Quick tips for a (sadly) essential skill.
Not unlike tying your shoes, writing for the web is simultaneously simpler and trickier than you think it is. (Don’t mock. The whole “around the tree” thing still baffles me. Rabbit ears all the way).
It’s like not-web-writing in a lot ways, but the main difference is your approach to your audience. A web audience is typically going to give you a lot less grace and patience. The nature of the internet is dynamic and quick; no one wants to linger on a single blog post.
With the preponderance of stuff on the internet, especially spurred on by rise of content marketing, this particular skill is more important than ever.
The simple solution, of course, is to outsource your web writing to people who already know this stuff. It’s a perfectly valid strategy. Here at Mack Web, we tend to split the duties 50/50 with our clients. We encourage them, as the true experts on their products, services, industries, and company cultures, to be involved in their content generation.
We usually get pretty good results this way. And, through trial and error, we’ve managed to figure out the most-encountered sticking points.
Now it’s time to get unstuck.
No need to re-invent the wheel.
The thing is, of course, that this writing-for-the-web-stuff is a topic that has been covered by…just about everyone ever. I’m pretty sure that if you go check out the Lascaux cave paintings, some of them will turn out to be the correct formatting and focus for web writing. It’s a practical topic on which nearly everyone is allowed their own opinion. (Which, in a fun meta-twist, makes it nearly perfect for blog dissertations).
Probably the best of these was done by Distilled just a few weeks ago. It goes pretty in-depth on the research, the value, the process, and even the formatting of writing for the web. It’s a good read and it’s more comprehensive than what I’m doing here. I recommend that you check it out if you’re one of those curious types who likes to, y’know, know things.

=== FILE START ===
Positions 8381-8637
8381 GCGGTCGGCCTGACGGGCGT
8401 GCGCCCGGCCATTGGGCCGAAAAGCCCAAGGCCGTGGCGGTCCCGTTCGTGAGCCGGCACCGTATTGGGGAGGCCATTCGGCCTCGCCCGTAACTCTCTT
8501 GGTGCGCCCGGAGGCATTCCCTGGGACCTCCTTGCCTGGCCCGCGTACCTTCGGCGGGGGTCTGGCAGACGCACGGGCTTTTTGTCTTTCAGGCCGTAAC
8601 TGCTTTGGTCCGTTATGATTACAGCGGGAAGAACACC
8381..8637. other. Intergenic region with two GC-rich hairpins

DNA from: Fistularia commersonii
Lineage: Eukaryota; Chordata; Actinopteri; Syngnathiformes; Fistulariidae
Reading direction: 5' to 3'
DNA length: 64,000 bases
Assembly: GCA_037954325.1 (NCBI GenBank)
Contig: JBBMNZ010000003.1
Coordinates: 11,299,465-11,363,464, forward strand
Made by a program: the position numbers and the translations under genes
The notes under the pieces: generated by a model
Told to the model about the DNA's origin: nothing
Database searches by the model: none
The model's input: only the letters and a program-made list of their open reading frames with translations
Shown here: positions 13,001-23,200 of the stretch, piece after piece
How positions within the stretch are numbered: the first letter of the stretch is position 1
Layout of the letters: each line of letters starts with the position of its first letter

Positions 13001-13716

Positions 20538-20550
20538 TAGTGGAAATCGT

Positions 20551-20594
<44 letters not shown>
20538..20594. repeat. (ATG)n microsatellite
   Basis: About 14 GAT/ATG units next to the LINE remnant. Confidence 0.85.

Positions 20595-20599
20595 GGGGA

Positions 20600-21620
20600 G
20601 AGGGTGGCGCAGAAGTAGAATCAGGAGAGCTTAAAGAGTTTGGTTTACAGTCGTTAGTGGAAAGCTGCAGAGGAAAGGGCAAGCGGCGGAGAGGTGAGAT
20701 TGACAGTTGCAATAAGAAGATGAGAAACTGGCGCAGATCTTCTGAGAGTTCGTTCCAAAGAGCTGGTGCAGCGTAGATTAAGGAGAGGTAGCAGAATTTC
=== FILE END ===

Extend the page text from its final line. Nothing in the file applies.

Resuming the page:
That said, if you’re a Mack Web client (or if you work with an agency that operates similarly to ours), you may not actually need to know all of those things for yourself. We tend to do a lot of the prep work on your behalf.
If we’re releasing you into the wilds of blog world, we should have outfitted you well with things like audience, purpose, outreach, guiding questions, and maybe even some keywords.
So what follows here isn’t the whole guidebook. Guidebooks give you the entire history of the place and its chief imports and exports and the obscure species of fish you might find if you decide to go snorkeling.
This is just the highlights, the quick tips and guidelines like “don’t forget to lace up your hiking boots” and “don’t walk your dog near standing water unless you want to provide a tasty canine treat to the alligators.”
These are a) the most important tips to remember when writing for the web and b) the ones we find ourselves repeating most often when we’re helping out our clients.
1. Put the first things first. And in the middle. And last.
Before you get started, do make sure that you know the audience and purpose of the post. Even if you’re not the one doing the research, please review the data and keep that in mind as you’re writing it.
With every point that you include in the post, check back to make sure that it relates to your central idea and that it applies to the audience you’re writing for.
In other words, if you’re writing a post with tips for house-training a pet monkey, don’t go off on a tangent about the history of circuses in the early 1900s. Your audience doesn’t really care about how much canvas they used to make the big top. They just want their bonobo to stop leaving them ‘presents’ in their shoes.
2. Start strong. End in triumph.
Your introduction is important. There are approximately a kajillion blogs and websites out there. Nobody has time to read them all. You need to give them a reason to spend the next ten to fifteen minutes reading yours.